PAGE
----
Thursday, November 29, 2007

Career and Technical Education (Part II)

A continuation of yesterday's "Wednesday Issue:"

When discussing CTE, we must weigh the good with the bad. For all of these benefits of these programs, I still have my questions and reservations about CTE. Primarily, I take issue with the way that CTE has been operated in the past – as a tracking system that diverts minority kids from college prep programs. With CTE, low expectations are a very dangerous temptation. (“Oh, Miguel isn’t doing well in his academic classes, but it doesn’t matter - he doesn’t need US History to be a mechanic.”) Therefore, when designing CTE programs – particularly CTE programs that will cater to minority students – there must be equal emphasis on academic instruction and career training. We must ensure that these programs are preparing our children for all of the opportunities that they will face after graduation – in both the workforce and the academic world.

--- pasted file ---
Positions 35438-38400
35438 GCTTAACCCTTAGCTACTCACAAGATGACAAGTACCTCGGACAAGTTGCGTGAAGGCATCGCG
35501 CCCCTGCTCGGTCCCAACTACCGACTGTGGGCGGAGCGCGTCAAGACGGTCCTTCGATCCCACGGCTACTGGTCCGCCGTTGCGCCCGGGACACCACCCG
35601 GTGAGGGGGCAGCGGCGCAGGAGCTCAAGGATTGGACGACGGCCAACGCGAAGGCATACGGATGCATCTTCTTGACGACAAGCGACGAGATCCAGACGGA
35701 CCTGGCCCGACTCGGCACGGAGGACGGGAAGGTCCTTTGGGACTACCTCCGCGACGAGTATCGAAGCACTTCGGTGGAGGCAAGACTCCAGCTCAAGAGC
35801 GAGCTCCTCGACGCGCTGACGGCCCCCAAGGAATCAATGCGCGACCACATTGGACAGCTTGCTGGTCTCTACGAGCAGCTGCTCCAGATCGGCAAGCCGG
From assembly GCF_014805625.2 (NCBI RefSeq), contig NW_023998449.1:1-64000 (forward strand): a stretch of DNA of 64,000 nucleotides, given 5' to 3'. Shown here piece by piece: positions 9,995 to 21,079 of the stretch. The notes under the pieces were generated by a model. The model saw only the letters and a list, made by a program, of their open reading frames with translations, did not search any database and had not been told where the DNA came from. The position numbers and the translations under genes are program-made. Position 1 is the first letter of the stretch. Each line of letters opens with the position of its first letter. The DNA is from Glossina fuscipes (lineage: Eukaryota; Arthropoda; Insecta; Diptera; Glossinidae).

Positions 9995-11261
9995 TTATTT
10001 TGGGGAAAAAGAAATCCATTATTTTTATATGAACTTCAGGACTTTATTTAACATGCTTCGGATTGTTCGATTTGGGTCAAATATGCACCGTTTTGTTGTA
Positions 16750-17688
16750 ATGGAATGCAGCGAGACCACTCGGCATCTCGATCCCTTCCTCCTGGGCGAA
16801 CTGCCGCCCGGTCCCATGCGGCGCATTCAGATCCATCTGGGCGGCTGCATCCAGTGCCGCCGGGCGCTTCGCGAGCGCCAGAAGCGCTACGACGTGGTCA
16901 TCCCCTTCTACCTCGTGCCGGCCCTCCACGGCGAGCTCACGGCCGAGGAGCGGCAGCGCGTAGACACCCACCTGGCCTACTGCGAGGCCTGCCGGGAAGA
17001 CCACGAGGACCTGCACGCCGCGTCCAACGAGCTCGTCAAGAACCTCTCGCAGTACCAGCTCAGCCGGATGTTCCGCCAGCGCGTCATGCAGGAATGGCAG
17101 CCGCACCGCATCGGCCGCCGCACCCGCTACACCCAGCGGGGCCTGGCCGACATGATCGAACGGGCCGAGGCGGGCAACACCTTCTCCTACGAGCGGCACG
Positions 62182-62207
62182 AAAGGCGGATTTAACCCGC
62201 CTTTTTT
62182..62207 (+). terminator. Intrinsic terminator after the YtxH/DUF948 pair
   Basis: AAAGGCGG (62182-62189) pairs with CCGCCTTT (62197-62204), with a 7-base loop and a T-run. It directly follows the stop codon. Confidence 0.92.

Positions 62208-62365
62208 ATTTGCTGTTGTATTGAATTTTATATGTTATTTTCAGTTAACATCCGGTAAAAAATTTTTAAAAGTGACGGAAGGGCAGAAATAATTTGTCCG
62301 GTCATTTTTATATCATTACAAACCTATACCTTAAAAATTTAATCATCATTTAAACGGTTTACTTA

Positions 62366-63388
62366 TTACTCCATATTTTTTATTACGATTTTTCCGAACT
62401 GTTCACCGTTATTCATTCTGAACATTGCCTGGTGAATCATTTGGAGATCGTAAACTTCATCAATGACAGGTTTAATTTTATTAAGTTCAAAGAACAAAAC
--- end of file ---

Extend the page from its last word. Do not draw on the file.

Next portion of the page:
My other reservations about CTE are more philosophical. While well-balanced CTE programs surely have the potential to produce students who are both technically skilled and intellectually creative, I often wonder if a focus on “marketable skills” reduces students to robot workers. Intellectual curiosity and creativity must not be sacrificed in the name of career preparation – especially since they are essential to so many careers. Having a wide exposure to different subjects and disciplines is as important as having specialized training and CTE programs must be carefully designed to include both.

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